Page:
Fire In The Tarot This month’s Tarot Circle will be a not-so-deep dive into the element of Fire in the Tarot, preparing us to work closely with this element as we step into Summer. This will be a lecture-style class, and hopefully I can wrangle myself to leave time at the end for Q&A. I’m … Read more
SUN ENTERS ARIES03.20.2023 2:24 PM PST With the Sun entering Aries, we are delivered out of Winter and into the Light of Spring. While the Sun floated through Pisces, we embraced the Cosmic Sea of existence. From the infinite potentials we dreamt up, we now choose which of these dreams we want to plant like … Read more
Just in time for Fall, Welcome To Tarot is back! This incredibly popular series is one of my favorite things to teach because, well between you and me, we’re gonna learn some Witchcraft under the guise of Tarot! This 6 week workshop is jam packed with information, and students can begin working the moment they … Read more
This week our Lughnasadh season Waxing Moon in Scorpio asks us to consider the Shadow Work that comes up when we embrace Power. Can we handle being so close to The Sun? How do we handle the strain when our edges get a bit crispy? We can work with plant helper Hazelnut Tree, Tarot helper … Read more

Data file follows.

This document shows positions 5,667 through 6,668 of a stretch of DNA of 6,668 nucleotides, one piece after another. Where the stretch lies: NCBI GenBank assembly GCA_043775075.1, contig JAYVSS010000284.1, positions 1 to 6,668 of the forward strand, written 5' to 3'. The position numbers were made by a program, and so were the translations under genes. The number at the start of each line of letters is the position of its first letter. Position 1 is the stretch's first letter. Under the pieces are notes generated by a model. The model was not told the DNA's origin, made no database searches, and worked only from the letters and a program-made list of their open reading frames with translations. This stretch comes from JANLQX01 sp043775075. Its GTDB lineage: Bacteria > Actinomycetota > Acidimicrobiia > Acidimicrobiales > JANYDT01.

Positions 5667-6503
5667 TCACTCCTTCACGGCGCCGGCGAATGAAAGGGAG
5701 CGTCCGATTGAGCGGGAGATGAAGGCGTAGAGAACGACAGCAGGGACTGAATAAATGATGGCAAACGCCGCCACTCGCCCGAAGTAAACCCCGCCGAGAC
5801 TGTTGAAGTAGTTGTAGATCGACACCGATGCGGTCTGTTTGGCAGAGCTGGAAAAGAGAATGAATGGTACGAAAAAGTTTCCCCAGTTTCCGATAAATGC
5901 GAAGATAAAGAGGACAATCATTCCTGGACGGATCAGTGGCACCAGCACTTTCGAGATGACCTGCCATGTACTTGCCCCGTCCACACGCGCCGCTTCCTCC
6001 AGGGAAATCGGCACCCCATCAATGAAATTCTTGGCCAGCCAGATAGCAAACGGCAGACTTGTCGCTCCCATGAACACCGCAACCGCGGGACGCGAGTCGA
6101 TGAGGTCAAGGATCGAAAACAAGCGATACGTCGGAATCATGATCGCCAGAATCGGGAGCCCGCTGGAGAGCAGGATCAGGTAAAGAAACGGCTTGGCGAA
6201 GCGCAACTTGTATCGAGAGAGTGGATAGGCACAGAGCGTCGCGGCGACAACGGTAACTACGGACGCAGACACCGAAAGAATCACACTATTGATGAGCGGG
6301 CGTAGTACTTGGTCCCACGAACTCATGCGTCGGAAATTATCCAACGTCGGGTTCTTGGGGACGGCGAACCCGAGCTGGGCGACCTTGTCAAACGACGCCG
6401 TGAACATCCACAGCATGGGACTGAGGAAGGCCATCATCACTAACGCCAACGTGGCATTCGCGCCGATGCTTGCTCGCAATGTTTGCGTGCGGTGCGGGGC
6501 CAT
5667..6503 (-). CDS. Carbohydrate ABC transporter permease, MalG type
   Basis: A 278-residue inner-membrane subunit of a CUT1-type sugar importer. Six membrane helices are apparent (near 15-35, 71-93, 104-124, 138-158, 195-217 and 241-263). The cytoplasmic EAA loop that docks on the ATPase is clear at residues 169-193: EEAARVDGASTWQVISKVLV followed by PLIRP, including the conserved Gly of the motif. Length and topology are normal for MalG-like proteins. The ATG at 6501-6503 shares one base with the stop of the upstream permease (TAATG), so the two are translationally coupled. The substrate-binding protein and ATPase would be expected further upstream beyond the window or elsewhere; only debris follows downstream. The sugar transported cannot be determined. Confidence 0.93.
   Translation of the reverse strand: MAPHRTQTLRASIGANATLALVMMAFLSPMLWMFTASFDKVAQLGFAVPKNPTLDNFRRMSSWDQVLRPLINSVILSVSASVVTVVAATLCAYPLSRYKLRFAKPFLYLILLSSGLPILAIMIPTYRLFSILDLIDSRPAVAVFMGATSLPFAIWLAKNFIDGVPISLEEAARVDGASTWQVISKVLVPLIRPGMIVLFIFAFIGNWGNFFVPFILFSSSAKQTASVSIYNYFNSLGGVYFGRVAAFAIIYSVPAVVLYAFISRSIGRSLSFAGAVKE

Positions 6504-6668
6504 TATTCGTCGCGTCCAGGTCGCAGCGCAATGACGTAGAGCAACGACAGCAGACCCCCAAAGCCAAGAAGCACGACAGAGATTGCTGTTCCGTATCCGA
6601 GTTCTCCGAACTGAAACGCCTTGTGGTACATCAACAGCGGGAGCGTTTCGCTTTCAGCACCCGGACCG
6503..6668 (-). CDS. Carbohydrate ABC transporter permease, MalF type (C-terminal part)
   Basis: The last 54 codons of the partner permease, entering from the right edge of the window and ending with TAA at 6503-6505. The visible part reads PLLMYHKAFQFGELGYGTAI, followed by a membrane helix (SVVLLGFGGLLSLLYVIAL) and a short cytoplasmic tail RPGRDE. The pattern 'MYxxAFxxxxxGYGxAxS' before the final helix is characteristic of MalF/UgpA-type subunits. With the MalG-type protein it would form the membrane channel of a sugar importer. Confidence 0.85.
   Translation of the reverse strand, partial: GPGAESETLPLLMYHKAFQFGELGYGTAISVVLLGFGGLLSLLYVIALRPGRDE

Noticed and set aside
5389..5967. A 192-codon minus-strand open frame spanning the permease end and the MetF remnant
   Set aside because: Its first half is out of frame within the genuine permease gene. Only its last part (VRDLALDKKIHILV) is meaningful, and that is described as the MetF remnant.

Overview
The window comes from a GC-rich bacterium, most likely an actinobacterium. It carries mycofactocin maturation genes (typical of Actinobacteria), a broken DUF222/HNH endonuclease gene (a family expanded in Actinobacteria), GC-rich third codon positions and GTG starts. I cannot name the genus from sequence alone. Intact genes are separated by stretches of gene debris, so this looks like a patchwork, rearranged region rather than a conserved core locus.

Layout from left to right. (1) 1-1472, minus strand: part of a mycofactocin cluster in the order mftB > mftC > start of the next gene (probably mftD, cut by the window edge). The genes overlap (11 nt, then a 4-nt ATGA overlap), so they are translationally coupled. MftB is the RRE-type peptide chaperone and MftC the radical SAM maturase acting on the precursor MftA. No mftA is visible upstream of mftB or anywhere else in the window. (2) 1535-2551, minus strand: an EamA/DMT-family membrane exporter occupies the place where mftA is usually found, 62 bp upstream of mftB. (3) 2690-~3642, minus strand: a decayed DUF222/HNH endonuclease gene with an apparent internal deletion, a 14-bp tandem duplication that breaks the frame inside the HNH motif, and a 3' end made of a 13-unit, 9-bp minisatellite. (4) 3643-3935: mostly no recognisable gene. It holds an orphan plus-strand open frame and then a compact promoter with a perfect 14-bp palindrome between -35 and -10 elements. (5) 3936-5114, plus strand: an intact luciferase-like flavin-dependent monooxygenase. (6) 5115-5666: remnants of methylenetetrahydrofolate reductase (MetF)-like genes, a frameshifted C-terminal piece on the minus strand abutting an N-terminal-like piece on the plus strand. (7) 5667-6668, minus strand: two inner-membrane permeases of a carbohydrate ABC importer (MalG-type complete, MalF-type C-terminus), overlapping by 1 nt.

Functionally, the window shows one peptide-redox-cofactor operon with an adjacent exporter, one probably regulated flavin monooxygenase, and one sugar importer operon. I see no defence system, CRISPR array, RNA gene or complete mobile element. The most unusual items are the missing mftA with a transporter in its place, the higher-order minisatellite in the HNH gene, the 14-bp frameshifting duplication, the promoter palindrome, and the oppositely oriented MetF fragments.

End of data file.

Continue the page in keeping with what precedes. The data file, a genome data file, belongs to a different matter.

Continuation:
Sommarsblót (“Summer’s Blood,”) found at the very end of Ostara season, is a week-long festival happening sometime during Aries Season, ending on the day the Sun enters Taurus. Many sources mark this festival running from April 14-20th, but some sources say it is a moving feast and can happen any time during the first month after Spring Equinox. Vikings and Norse folk, like many Celtic peoples, just cut the year into two halves. Sommarsblót also called Summer’s Finding, opens what we can call the “solar” half of the year (this is my name, and it’s probable that some other modern authors use this term as well. There is no historical precedent that ancient folk used this term.) Norse folk, Vikings, and Anglo-Saxons all observed this festival that kicked off the high part of the year and celebrated the healing of the land from the harshness of Winter. Scandinavians would send messengers to the highest mountain peaks to observe the position of the Sun, to try to predict the date. As soon as the Sun spilled into the valleys, the great feasts would begin.